Knots vs Fancy KnotsI had just finished going through a big stack of videos that I had found on youku, a youTube-like site in China (search for Chinese knotting:中国结 and knotting art:结艺) when my knot (매듭 in Korean) search brought me a practical knot result. That's ok. I've got nothing against practical things and it's not like that automated search turns up many results in general, but it got me to thinking, how to refine this search to produce a more focused decorative result? Taking another look at Kim Hee-Jin's maedup site and Korean Traditional Knots and started parsing down this string "한국의 전통매듭" which as a string translates to "Korea's traditional knot". Previously, I had determined that "매듭" means "knot" so that left the "전통" part. Traditional, eh?

"한국의" translates as "South Korea" and "국의" translates as "country". I should not have been surprised that none of the individual parts translated as "south" which is apparently "남쪽". 8)

The forget me knot ring is a rope-like ring topped with a bow knot. Available in silver or brass. (via)

A "sailor's knot" bracelet in New England (New Haven, Conneticut).

Beady Mum of Singapore makes a beaded Chinese knot necklace.

Swimsuits with Chinese knot details from figleaves. (via

The Playground Bracelet is a combination of glass disc beads and knotted rattail.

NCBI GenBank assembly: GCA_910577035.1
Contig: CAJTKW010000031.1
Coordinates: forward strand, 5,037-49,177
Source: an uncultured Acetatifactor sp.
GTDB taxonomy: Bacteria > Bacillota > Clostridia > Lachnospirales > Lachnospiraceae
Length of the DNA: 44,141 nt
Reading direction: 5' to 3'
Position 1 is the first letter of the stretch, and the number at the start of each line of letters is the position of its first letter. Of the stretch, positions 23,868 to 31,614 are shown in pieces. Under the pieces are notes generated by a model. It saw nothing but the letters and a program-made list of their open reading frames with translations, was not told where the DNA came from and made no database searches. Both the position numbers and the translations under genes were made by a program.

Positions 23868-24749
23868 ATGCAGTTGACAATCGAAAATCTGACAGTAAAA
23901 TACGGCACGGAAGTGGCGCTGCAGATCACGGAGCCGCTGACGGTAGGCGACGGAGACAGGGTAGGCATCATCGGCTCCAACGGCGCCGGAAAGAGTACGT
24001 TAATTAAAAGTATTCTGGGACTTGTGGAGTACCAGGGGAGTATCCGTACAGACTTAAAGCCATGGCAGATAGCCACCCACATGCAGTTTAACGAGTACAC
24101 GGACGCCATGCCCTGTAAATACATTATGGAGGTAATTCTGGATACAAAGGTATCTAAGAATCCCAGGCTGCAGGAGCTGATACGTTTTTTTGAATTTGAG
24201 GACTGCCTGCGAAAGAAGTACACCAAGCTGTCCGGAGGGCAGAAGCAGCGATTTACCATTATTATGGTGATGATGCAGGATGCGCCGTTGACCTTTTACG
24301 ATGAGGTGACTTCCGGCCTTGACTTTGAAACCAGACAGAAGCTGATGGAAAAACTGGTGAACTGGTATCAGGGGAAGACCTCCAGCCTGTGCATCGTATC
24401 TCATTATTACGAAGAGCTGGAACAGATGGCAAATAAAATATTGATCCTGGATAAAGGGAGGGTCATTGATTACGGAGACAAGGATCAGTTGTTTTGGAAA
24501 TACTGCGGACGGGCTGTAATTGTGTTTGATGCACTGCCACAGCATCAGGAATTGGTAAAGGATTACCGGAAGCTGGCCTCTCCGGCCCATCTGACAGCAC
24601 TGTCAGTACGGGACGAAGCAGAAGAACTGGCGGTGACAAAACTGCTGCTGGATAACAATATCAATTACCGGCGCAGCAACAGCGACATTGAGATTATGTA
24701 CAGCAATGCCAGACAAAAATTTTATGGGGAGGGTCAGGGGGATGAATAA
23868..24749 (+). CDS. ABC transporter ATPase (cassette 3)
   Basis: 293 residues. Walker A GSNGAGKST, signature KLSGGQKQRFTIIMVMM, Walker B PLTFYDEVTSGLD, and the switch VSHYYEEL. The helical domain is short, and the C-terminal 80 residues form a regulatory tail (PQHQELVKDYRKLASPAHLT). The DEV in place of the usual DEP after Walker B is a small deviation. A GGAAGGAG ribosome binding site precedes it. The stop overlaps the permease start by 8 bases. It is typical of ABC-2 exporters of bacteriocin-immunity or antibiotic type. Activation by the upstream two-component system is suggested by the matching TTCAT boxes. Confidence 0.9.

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This is a very long post, don't miss the video at the bottom!

eBay seller ryujapan-99 sells kimono and components (obi, kumihimo, fabric, etc). At one point the above lot of obi jime was up for auction and sadly I did not win. I wanted a closer look at that green obijime. I'm thinking that it's not actually kumihimo, but maybe a phoenix tail sinnet. Can you tell from looking? Let me know what you think!

See swathes of kumihimo in their signature showcase as part of samurai armour and armament at the Asian Art Museum in San Francisco, California. Exhibiting through September 20, 2009. (via)

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A display of knots and fancy ropework by Alton C. Beaudoin at the New London Maritime Society's Custom House Maritime Museum in New London, Connecticut. The exhibit is on through August 2009. (via)

Instructable (illustrated how-to) for making a handle with Portuguese sinnet (Solomon bar, cobra stich, macrame square knots).

Illustrated how to for tying a figure eight knot from the Examiner.

And the double figure eight knot.

A video how to for the square knot and bowline.

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It should not surprise you that there is a Chinese knotting television show in China (I could be wrong, these could be an instructional DVD set or a web series. Does it matter?) and someone has digitized clips for a youTube-ish website, Videopedia World.

Here's the link to the "channel": 中国结艺大全

The show is called 中国结艺大全.
Chinese knot (simplified): 中国结
art: 艺
big: 大
full/complete/entire: 全
these characters together: 大全 Google translates as "Guinness" which I find very unhelpful.

In any case, I'm calling it as "The Complete Art of Chinese Knotting".

The production values are very good here, and the host speaks wonderfully clear Mandarin.